Tina-Maria Miller, The Chateau of Second Chances
A Retreat to New Openings
Chateau Fontaine gives a retreat to suffering humanity. Some of them live there, and some come to visit, but everybody transforms their outlook and lives.
Valentine prefers being incognito and has nothing against being taken for the gardener. Will he come out of his shell?
Millie has called off her wedding for what seems to be the perfect reason. Will she change her mind?
Andrew doesn’t know what to think or do. Will he find a solution to his dilemma?
India must choose between being the life and soul of the party or taking life seriously. Will she survive?
Many quirky characters assemble at the Chateau of Second Chances. They will all be taught lessons that can transform their lives. It is up to them to follow their hearts and/or minds, but they must confront their demons.
This setting is perfect for Tina-Marie Miller’s sense of humour and insight into humanity. She writes with her usual panache and vision. The chateau of Second Chances is the perfect setting for Miller’s unusual brand of romance with a twist.
CS McDonald, Murder on Pointe
Beware of Merciless Ballerinas
Fiona Quinn ended a promising ballet career because of a skiing accident. She’s a happy kindergarten teacher.
Silja Ramsay, Fiona’s best friend, is a prima ballerina. She’s back in town to star in the ballet Coppelia.
Together, they discover the murder of one of the other dancers.
Enter Homicide detective Nathan Landry. He recruits Fiona as an undercover agent in order to solve the case.
This is the premise for Murder on Pointe. McDonald writes a delicious and wicked murder intrigue with lots of dancing and scheming dancers. There are hilarious moments as well as spine-tingling incidents.
From Fiona’s home to the theatre backstage, the reader must hold his or her breath, even if it is difficult, especially when laughing out loud.
Anna Casamento Arrigo, House Built on Fog and Sand
Poetry about Life, Death, Love, and Falling
If you want consonance and assonance, you can’t go wrong with House Built on Sand and Fog. In this collection of poetry, Anna Casamento Arrigo shows many aspects of life, love, despair, and contentment.
A powerful journey awaits the reader; here are poems to make you laugh and cry. Poems to make you think. Poems to uplift.
The illustrations give powerful visionary expression to the words.
How do we cope with grief and loss? How do we survive abuse?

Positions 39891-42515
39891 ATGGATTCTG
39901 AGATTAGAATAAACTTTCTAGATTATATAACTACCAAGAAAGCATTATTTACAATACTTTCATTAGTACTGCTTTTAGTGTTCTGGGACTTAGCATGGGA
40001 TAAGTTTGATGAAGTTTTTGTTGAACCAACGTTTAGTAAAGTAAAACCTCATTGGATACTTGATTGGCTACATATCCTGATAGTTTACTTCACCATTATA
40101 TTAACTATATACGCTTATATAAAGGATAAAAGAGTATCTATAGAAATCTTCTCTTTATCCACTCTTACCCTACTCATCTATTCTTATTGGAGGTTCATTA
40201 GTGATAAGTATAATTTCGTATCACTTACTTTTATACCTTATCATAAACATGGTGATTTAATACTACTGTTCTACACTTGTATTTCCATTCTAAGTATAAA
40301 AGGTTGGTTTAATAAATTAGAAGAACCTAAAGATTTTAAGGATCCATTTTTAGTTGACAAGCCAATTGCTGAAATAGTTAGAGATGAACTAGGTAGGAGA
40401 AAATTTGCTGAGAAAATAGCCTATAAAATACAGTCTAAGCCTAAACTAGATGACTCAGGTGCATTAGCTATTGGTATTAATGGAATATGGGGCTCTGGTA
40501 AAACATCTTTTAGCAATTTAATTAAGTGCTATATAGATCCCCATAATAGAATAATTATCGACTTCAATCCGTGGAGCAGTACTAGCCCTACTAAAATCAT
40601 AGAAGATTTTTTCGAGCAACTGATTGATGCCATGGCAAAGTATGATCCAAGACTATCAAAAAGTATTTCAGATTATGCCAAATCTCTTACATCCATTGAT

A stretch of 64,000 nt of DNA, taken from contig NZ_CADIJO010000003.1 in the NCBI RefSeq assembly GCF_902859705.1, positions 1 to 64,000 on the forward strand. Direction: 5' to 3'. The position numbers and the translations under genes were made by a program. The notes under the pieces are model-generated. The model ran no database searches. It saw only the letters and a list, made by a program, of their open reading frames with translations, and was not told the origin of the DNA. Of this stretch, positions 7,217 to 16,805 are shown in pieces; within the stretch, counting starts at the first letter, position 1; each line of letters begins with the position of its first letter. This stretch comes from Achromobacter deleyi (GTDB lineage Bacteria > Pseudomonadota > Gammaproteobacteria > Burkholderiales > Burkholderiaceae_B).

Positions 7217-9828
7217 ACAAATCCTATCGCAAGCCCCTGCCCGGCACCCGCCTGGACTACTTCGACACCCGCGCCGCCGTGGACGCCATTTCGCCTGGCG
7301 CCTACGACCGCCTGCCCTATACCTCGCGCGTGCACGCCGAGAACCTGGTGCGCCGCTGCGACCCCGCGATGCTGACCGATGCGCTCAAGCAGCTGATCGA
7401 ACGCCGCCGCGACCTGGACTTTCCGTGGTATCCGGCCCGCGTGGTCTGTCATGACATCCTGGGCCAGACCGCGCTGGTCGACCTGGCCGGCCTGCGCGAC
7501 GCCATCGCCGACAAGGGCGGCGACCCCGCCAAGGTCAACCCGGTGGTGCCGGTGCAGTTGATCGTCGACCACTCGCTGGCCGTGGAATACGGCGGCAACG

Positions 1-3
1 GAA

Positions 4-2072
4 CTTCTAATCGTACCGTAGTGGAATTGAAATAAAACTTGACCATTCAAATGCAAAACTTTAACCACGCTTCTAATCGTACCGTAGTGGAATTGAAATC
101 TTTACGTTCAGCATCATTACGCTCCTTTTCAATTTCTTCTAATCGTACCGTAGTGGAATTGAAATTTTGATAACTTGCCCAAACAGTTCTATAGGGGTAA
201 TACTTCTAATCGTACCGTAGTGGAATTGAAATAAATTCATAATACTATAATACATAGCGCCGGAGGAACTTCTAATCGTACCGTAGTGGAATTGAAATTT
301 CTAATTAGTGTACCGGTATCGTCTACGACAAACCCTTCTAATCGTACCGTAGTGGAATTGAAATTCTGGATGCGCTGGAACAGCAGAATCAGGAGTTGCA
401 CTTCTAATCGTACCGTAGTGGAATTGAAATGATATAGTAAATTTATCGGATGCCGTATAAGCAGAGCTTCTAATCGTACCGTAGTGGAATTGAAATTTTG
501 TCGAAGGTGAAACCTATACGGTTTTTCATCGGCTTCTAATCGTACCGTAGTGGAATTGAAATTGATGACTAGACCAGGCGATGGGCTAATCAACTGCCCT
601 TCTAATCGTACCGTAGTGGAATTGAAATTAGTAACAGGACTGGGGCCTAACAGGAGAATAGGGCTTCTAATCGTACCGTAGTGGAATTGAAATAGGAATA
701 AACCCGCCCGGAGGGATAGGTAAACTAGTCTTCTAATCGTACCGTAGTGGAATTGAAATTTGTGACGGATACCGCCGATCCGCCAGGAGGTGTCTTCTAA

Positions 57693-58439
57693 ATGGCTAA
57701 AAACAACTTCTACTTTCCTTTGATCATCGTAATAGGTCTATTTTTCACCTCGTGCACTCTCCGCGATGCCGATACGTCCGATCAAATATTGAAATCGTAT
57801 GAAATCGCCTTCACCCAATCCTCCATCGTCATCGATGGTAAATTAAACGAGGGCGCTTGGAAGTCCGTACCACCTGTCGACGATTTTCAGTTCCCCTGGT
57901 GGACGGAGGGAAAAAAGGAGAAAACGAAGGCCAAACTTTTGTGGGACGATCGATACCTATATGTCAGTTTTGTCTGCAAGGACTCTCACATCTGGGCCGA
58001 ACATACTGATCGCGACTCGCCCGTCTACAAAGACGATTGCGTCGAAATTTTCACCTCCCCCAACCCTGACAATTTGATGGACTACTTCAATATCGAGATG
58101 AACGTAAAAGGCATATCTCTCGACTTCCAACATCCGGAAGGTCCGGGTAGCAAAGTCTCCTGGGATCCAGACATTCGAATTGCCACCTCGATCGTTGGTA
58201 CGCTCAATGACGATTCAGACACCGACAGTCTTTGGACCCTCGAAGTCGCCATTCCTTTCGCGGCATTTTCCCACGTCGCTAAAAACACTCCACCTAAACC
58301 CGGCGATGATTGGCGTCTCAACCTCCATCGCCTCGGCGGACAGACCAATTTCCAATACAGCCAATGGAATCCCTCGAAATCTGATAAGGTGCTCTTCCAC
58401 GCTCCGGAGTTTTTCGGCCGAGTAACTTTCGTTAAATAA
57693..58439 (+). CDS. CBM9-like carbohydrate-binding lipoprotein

Yet, there are plenty of heartening and delightful moments to find on these pages. Anna Casamento Arrigo does more than that: she holds life up for us to inspect and come to terms with. Moving and profound, this is a book to cherish.
SS Bazinet, A Mother’s Love (A Light so Bright book 1)
Love is the Moving Force in the Universe
A tale of bigotry and chauvinism hides in the pages of Bazinet’s wonderful book about the birth and life of the Holy One.
Mixing biblical atmosphere with fantasy and legend, A Mother’s Love presents the reader with grief, intolerance, trials, and joy.
Bazinet’s parable reminded me of writings such as Herman Hesse’s Siddhartha and Kahlil Gibran’s The Prophet. Poignant and thought-provoking, A Mother’s Love unfolds in poetic language and spiritual reflections.
CW Hawes, In the Shadow of the Mountains of Madness
High Octane Paranormal Investigation
Pierce Mostyn and his team land in Antarctica to investigate the destroyed Vostok Research Station. They must agree that there is a great danger to humanity lurking under the ice cap.
The Mountains of Madness, visited in Lovecraft’s At the Mountains of Madness, present a challenge that they must meet.
Those who know Roerich’s paintings will recognise the atmosphere in Hawes’s writing. The chilly colours of the paintings, the lurking danger, the Shoggoths, and The Elder Things cannot fail to create a hair-raising read.
Be prepared to shiver during pitched battles and savour the lifelike characters’ plight.
Rob Corn, The Titanic Paradox
If Time-Travelling, You Will Face Consequences
Dan Hunt has an absorbing interest in Titanic’s history, but he doesn’t expect to end up taking part in the doomed ship’s maiden voyage.